Develop Helm Applications directly in Kubernetes

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Deploying applications in Kubernetes can be complicated. Even the simplest application will require creating a series of interdependent components (e.g.namespace, RBAC rules, ingress, services, deployments, pods, secrets …), each with one or more YAML manifests.

Helm is the de-facto package manager for Kubernetes applications that allows developers and operators to easily package, configure, and deploy applications onto Kubernetes clusters. If you’re building an application that will run in Kubernetes, you should really look into leveraging Helm.

In this tutorial we’ll show you how to deploy your first Helm chart and how to use Okteto to develop your application directly in the cluster, saving you tons of time and integration problems.

This tutorial assumes that you have some Kubernetes knowledge and that you have access to a cloud provider, or you can set it up locally.

Helm 101

If you are new to Helm, I recommend you first go through one of the following articles:

Setup a Kubernetes cluster

The official Kubernetes setup guide covers this topic extensively. For the purpose of this tutorial, I recommend you either use the Okteto Cloud free tier or deploy Minikube locally.

Install Helm

For OSX you can install it via brew by running the command below.

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$ brew install helm

Check the official docs for other alternatives.

Deploy the Sample Chart

Get a local version of the Sample Chart by executing the following commands:

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$ git clone https://github.com/okteto/samples
$ cd samples/helm

Deploy the chart using the helm install command:

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$ helm install vote chart --set service.type=NodePort
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NAME: vote
LAST DEPLOYED: Mon Mar 30 15:59:23 2020
NAMESPACE: ramiro
STATUS: deployed
REVISION: 1
TEST SUITE: None

The output of the install command displays a summary of the resources created, and it renders the contents of the NOTES.txt file. Run the following commands to the URL of your application:

For Minikube:

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$ export NODE_PORT=$(kubectl get -o jsonpath="{.spec.ports[0].nodePort}" services vote)

$ export NODE_IP=$(kubectl get nodes -o jsonpath="{.items[0].status.addresses[0].address}")

$ echo [http://$NODE_IP:$NODE_PORT](http://%24NODE_IP:%24NODE_PORT)

For Okteto Cloud, just log into the Okteto Cloud dashboard:

Develop your application

Once we have a basic chart up and running, it’s time to develop our own application. At this point, we would have to follow the typical developer workflow:

  1. Build and test the application locally
  2. Build a container
  3. Give the container a label
  4. Push the container to a registry
  5. Update the values in our chart to match the new Docker image
  6. Upgrade the chart
  7. Test your changes
  8. Go back to 1

Instead of following that workflow, we’re going to save time and friction by developing our application directly in the cluster. The Cloud Native way.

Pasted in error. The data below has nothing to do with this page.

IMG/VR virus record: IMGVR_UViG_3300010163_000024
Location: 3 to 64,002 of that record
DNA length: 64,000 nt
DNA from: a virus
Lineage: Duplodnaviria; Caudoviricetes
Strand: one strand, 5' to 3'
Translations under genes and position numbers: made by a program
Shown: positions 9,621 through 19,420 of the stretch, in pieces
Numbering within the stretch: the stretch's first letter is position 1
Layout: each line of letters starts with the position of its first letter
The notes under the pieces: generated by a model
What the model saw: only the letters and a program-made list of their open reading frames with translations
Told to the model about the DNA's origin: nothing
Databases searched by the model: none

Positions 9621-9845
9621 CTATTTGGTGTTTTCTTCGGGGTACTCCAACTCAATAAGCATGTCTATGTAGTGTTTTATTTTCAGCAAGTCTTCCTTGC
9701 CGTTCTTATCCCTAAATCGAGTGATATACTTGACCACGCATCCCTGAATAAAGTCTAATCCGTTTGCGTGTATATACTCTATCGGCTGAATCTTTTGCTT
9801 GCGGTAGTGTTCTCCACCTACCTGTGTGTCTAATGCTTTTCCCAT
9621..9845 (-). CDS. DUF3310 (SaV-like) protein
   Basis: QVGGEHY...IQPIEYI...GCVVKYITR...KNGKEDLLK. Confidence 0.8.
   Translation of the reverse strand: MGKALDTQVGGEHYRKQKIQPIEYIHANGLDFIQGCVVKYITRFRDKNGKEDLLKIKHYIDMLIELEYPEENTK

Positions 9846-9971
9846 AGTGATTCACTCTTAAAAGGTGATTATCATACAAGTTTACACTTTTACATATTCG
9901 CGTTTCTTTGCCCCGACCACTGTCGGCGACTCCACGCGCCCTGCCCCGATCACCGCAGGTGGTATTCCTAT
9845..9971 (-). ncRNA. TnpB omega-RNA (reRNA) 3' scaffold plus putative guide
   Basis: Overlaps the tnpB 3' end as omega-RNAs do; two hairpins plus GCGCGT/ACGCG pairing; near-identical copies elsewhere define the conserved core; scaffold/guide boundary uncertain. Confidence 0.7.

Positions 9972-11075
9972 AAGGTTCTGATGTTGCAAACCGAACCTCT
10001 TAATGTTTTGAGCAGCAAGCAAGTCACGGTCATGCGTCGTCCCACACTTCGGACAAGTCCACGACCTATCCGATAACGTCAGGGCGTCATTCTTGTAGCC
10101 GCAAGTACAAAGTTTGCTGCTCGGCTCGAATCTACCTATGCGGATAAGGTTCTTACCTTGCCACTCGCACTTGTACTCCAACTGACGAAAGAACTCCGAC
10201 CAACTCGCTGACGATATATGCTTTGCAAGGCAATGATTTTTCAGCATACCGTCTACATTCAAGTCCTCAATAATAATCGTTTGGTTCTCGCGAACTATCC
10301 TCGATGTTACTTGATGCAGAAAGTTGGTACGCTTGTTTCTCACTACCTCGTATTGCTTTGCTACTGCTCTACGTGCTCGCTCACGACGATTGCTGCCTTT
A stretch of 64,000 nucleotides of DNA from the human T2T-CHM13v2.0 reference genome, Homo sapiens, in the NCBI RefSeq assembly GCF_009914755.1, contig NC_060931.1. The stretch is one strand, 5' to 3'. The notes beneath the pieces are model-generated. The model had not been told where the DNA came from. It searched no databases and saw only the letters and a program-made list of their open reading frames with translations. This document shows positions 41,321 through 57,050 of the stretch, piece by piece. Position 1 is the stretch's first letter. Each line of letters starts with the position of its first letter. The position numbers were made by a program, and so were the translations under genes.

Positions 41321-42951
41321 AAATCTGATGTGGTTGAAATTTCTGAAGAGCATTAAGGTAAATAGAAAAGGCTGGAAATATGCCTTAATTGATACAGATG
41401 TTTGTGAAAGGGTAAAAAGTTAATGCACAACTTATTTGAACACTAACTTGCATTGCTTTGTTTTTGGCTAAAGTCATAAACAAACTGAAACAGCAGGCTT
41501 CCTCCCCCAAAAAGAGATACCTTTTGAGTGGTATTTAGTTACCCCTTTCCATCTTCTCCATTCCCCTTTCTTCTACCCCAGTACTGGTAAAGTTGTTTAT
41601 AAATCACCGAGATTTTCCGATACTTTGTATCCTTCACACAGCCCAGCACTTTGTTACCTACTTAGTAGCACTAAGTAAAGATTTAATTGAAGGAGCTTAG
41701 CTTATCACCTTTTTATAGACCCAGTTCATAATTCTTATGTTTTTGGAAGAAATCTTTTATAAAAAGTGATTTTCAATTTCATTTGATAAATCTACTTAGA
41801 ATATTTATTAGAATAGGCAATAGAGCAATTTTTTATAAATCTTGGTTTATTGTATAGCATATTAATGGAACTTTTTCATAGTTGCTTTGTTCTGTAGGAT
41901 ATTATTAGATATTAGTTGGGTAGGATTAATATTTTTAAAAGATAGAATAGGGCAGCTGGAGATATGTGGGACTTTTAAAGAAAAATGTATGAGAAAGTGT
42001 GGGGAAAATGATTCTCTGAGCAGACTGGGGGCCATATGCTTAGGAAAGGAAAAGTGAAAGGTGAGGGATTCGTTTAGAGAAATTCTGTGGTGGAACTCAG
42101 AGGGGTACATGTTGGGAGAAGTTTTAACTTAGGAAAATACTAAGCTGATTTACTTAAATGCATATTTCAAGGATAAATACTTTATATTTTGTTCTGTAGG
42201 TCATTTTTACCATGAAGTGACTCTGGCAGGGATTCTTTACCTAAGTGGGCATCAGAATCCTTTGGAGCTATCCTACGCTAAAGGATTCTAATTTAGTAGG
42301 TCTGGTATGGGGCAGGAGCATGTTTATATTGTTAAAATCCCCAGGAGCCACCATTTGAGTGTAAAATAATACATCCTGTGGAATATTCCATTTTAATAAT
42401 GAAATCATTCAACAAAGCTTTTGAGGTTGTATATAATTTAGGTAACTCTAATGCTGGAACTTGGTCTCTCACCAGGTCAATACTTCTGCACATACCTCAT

Cloud Native Development

Cloud Native Development is THE way to develop Cloud Native Applications. Instead of wasting time and resources by developing locally and then testing in the cluster, we just do everything directly in the cluster. We open sourced Okteto to make it easier than ever to become a Cloud Native Developer.

If you haven’t install the Okteto CLI yet, the installation guide has instructions on how to do it for MacOS, Windows, and Linux.

Okteto works by reading the okteto.yaml manifest:

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name: vote
labels:
app.kubernetes.io/name: vote
command: ["python", "app.py"]
workdir: /src
environment:
- FLASK_ENV=development
forward:
- 8080:8080

Run the okteto up to start your Cloud Native Development environment:

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$ okteto up
✓ Development environment activated
✓ Files synchronized
Namespace: ramiro
Name: vote

* Serving Flask app "app" (lazy loading)
* Environment: development
* Debug mode: on
* Running on http://0.0.0.0:8080/ (Press CTRL+C to quit)
* Restarting with stat
* Debugger is active!
* Debugger PIN: 449-272-272

At this point, your application is running directly in the cluster (our github repo has an in-depth explanation of how this works). Notice the processed bytext near the bottom, it’s your kubernetes namespace and pod name. Go back to your browser and reload your tab to see the application in action.

Try it out a few times, just to make sure everything works. Now open the source of the application on your favorite IDE. Edit the file app.py and change the option_a in line 14 from Cats to Otters. Save your changes.

Go back to the browser, refresh the Voting App UI, and notice that your code changes are instantly applied. No commit, build or push required!

Conclusion

Helm is a great modern choice for deploying and managing applications. But developing charts and applications using the traditional developer workflow is slow and full of friction. Developing directly in the cluster makes the entire process a lot more efficient. Okteto is here to help you with that.